Me - Ok, just making sure.

Thursday, September 4, 2008

I'm white

Yes, I know -- stating the obvious. You may have heard of a web site called It basically makes fun of white people, and Kurt and I really enjoy reading it...because we pretty much get pegged every time.

Below is one example...of me. However, I don't think I'll change. I don't really want to, and I don't think I can. I will always be the Grammar Nazi. I even edited the article below to make sure it was right. (I hope you don't find any errors now...) I also added personal commentary in red!


White people love rules. It explains why they get so upset when people cut in line, why they tip so religiously, and why they become lawyers. But, without a doubt, the rule system that white people love the most is grammar. It is in their blood not only to use perfect grammar but also to spend significant portions of time pointing out the errors of others. (Just ask Kurt!)

When asking someone about his or her biggest annoyances in life, you might expect responses like “hunger,” “being poor,” or “getting shot.” If you ask a white person, the most common response will likely be “people who use ‘their’ when they mean ‘there.’ Maybe comma splices. I’m not sure, but it’s definitely one of the two.” (It's the their/there mistake.)

If you wish to gain the respect of a white person, it’s probably a good idea that you find an obscure and debated grammar rule such as the “Oxford Comma” and take a firm stance on what you believe is correct. This is seen as more productive and forward-thinking than simply stating your anger at the improper use of "it’s."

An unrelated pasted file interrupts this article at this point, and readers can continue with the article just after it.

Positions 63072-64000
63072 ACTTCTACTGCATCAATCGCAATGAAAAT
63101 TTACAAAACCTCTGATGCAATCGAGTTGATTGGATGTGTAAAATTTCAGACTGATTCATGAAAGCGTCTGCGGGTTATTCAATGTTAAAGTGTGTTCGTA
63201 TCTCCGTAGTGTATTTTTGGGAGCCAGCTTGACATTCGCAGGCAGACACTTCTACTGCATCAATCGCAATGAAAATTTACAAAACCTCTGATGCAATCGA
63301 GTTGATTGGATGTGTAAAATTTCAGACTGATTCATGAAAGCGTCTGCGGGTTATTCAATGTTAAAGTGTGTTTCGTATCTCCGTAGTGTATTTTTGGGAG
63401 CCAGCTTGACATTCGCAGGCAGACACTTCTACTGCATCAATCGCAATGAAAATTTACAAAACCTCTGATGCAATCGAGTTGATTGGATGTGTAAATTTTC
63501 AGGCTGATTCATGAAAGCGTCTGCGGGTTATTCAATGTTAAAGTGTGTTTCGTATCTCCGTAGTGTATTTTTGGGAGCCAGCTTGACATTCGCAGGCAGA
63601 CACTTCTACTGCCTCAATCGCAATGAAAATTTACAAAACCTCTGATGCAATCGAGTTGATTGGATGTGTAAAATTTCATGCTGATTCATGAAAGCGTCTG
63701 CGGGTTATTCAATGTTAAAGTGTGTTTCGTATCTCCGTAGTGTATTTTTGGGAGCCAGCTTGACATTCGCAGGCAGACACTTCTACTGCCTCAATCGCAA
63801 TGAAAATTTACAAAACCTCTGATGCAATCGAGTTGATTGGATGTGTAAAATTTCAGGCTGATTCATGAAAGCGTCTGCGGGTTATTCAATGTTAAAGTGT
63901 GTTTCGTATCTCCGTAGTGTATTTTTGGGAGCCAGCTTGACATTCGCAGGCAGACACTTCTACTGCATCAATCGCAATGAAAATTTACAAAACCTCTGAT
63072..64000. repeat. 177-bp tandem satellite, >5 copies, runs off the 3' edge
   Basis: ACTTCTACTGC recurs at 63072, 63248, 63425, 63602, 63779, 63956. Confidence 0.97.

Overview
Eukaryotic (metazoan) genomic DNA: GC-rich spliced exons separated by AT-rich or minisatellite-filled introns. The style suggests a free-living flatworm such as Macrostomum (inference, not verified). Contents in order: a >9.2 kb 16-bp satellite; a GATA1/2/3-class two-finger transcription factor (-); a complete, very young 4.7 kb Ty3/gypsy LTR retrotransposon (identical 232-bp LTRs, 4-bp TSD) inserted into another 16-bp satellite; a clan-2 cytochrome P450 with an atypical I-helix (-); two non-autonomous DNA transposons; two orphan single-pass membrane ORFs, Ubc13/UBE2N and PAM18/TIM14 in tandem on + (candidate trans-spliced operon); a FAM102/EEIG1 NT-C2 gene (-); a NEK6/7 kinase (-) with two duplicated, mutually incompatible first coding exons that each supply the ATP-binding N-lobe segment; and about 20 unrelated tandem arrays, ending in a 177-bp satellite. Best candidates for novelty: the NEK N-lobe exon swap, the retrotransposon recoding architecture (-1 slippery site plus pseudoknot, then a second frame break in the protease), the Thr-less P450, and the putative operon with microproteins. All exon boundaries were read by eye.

Another important thing to know is that, when white people read magazines and books, they are always looking for grammar and spelling mistakes. (Don't forget emails and text messages.) In fact, one of the greatest joys a white person can experience is to catch a grammar mistake in a major publication. Finding one allows a white person to believe that he or she is better than the writer and the publication, since they would have caught the mistake (Harry Potter series). The more respected the publication, the greater the thrill (Bible?). If a white person were to catch a mistake in The New Yorker, it would be a sufficient reason for a large party.

Though they reserve the harshest judgment for professionals, do not assume that white people will cast a blind eye to your grammar mistakes in email and official documents. They will judge you and make a general assessment about your intelligence after the first infraction. Fortunately, this situation can be improved if you ask a white person to proofread your work before you send it out. (The writer of this funny little ditty should've gotten it proofread before he published it. Just sayin'.) “Hey Jill, I’m sorry to do this, but I have a business degree, and I’m a terrible writer. Can you look this over for me?” This deft maneuver will allow the white person to feel as though his or her liberal arts degree has a purpose and allow you to do something more interesting. (I would be offended, but I'm a professional editor.)

Don’t worry, it is impossible for a white person to turn down the opportunity to proofread. (True statement.)